The Need for Greater Accountability in Higher Education
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Resources: The Need for Greater Accountability in Higher Education

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“It’s high time to hold institutions accountable for learning, completion, affordability, equity, student satisfaction and program outcomes.”

By Steven Mintz

Some of higher education’s worst scandals take place in clear sight and aren’t perpetrated by shady, sleazy for-profits but by some of the nation’s highest-profile universities—Columbia, Harvard, USC among them.

A colleague directed me to one of the latest examples: “NYU Is Top-Ranked—In Loans That Alumni and Parents Struggle to Repay.”

As The Wall Street Journal explains:

  • New York University parents and graduate students borrowed $3.4 billion in federal Plus loans over the past decade, more than at any other university.
  • NYU skimped on scholarships for needy undergraduates, covering just 62 percent of need, the lowest percentage of any private school with at least a $1 billion endowment.
  • NYU also had more graduate programs with high debt loads—40 of 49—than any other university.

Congress, for reasons that don’t bear scrutiny, has refused to cap Parent Plus loans, even though the program has derailed many families’ retirement plans and has left many parents struggling with debts they can’t repay. Apparently, senators and representatives have no interest in angering universities that benefit from unrestricted loans to parents to cover the cost of tuition or in limiting low-income students’ access to funds, especially when the program, in the past, made money for the government.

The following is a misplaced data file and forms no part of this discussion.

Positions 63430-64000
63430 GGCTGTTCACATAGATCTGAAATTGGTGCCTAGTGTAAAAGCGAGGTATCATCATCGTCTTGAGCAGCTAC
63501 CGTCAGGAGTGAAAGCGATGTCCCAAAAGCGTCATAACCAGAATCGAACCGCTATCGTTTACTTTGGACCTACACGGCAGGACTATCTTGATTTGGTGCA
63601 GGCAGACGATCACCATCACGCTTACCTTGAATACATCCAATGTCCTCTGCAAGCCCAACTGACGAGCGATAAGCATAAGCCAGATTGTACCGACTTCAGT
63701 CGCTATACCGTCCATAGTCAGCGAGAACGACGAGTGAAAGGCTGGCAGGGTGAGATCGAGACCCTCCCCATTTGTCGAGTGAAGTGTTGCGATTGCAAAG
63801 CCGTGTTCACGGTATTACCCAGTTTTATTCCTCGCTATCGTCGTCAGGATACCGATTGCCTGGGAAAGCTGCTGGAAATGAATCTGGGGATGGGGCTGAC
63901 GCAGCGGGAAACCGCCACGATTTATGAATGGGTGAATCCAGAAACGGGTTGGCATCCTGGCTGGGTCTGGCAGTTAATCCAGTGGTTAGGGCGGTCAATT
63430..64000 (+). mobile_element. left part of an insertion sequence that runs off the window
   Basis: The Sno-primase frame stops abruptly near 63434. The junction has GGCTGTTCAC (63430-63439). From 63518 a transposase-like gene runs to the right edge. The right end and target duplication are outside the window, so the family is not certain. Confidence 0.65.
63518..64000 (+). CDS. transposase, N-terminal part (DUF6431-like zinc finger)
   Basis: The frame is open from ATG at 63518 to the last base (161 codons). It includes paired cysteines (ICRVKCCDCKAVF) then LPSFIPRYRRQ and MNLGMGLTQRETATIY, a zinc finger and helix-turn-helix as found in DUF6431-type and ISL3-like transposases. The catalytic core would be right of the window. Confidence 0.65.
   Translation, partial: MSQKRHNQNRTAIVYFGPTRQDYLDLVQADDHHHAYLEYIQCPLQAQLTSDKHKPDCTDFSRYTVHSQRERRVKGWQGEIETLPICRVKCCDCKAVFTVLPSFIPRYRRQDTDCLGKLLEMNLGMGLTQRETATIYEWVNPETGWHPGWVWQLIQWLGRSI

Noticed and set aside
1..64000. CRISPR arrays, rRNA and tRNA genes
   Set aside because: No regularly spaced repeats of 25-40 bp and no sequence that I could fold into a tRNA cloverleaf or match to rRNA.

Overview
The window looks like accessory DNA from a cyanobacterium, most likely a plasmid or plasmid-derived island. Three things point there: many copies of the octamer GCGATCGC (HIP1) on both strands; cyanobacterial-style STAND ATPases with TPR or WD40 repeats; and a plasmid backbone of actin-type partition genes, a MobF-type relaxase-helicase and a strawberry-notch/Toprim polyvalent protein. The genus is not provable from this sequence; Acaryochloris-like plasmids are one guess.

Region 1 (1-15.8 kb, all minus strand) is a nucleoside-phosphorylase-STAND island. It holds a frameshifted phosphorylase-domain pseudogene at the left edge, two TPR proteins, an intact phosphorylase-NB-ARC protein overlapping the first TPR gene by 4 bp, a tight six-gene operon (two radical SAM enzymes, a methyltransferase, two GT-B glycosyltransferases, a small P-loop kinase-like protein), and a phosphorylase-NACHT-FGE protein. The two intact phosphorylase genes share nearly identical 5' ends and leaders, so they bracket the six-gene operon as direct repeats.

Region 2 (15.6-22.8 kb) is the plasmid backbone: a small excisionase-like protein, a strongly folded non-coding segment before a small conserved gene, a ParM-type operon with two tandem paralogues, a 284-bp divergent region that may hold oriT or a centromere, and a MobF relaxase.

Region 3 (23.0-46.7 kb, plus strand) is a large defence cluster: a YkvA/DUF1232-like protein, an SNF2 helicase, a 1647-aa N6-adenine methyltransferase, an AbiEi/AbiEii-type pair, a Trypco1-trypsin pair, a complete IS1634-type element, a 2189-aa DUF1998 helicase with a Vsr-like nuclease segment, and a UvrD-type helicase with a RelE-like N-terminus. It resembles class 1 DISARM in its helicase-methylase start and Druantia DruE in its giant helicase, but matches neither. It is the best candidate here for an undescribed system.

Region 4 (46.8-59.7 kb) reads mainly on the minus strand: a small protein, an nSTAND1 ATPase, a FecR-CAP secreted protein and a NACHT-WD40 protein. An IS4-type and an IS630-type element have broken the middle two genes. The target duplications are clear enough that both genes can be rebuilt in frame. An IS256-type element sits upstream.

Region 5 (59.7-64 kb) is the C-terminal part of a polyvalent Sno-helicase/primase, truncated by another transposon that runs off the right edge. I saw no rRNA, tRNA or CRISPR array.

But where are the faculty and other watchdogs?

I beg to ask: How can faculty and administrators sleep at night knowing the predatory nature of all too many graduate programs? What has happened to their sense of mission and purpose? Gentlemen, have you no shame or sense of decency?

And why haven’t accreditors sanctioned universities that offer predatory program that encourage enrollees and their parents to take out loans that will eventually fall into default? Why not require admissions offices, at a minimum, to inform prospective students that they will be unable to repay their loans—and require them to acknowledge this information in writing?

This does not mean that students will be shut out from opportunity. There are more affordable options, even at elite private research universities. For example, a student can spend $10,000 on Columbia’s prestigious summer program in publishing, which has a job placement rate of roughly 95 percent—or expend 10 times that amount on the school’s one-year publishing master’s program.

The time has come to require institutions to claw back their marketing and become much more transparent about programs’ likely financial outcomes…

Read the whole article here

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